The first difficulty the authors encountered was that reading rate norms do not exist beyond grade eight. They propose that the 50th percentile spring norm for grade eight of 171 words correct per minute(wcpm) would be expected to continue to increase each year of high school. In light of the fact that oral reading has limits on speed if meaning and prosody are to be maintained, I suspect that rate is near the top of the rate chart. As reading material becomes increasingly complex, the reader encounters more multisyllabic words and more complex sentence structures that limit speed when intelligibility is required. That being said, in the absence of grade norms for ninth grade, the authors chose to use the eighth grade norms in their study.

They found that the urban students read the ninth grade reading passages at an average of 97% accuracy. This places their reading correctness at the independent level. When their speed was examined, however, they found that 61% of students scored below the eighth grade 25th percentile score. For these students, reading assignments would take 150% or more time to complete than the average readers at eighth grade. Students who read significantly slower than their peers are less likely to read the material assigned which has a negative effect on school performance. Further they analyzed the relationship between reading fluency and comprehension as measured by the graduation tests and found that fluency accounted for 28% of the variation in scores.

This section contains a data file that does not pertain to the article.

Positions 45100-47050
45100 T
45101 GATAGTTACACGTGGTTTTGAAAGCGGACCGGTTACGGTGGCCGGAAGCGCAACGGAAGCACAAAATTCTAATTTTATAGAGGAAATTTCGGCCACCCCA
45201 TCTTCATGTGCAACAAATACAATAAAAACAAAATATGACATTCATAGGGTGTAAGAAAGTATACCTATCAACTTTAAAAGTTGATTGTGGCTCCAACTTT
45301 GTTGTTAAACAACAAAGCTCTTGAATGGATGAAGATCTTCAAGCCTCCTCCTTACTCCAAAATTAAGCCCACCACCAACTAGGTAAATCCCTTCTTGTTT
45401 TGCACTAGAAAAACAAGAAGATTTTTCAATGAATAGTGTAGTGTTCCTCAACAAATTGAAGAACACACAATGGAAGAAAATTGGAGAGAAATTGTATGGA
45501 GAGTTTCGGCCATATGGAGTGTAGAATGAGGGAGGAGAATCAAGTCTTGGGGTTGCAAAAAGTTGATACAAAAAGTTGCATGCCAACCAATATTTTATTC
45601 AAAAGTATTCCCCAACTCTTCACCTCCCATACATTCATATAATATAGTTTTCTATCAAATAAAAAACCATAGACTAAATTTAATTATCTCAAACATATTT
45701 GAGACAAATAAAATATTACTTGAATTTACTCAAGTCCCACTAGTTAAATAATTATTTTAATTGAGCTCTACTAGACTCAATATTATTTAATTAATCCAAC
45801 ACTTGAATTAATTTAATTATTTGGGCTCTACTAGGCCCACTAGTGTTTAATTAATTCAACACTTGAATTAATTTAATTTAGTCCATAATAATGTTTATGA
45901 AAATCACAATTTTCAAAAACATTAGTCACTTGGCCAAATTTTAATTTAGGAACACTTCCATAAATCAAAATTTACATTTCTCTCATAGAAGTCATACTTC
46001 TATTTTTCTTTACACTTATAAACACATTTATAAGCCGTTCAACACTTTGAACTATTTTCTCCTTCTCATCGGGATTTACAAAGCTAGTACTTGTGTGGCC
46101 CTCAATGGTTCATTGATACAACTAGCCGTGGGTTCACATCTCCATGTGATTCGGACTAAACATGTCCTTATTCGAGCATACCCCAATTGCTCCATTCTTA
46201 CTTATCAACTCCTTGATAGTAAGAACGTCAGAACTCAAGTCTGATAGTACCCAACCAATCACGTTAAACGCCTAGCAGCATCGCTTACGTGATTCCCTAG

If nearly one-third of the comprehension scores are determined by fluency, why then do we not see a solid push to increase fluency among our high school students? This seems like an easy entry point for intervention that will increase, among other things, graduation rates. We must be careful, however, to observe the caveat that the authors point out. Fluency is not rate alone. If all we do is increase reading rate, comprehension will not be impacted and the success of the intervention will not be realized. Fluency interventions need to focus on rate, prosody and comprehension.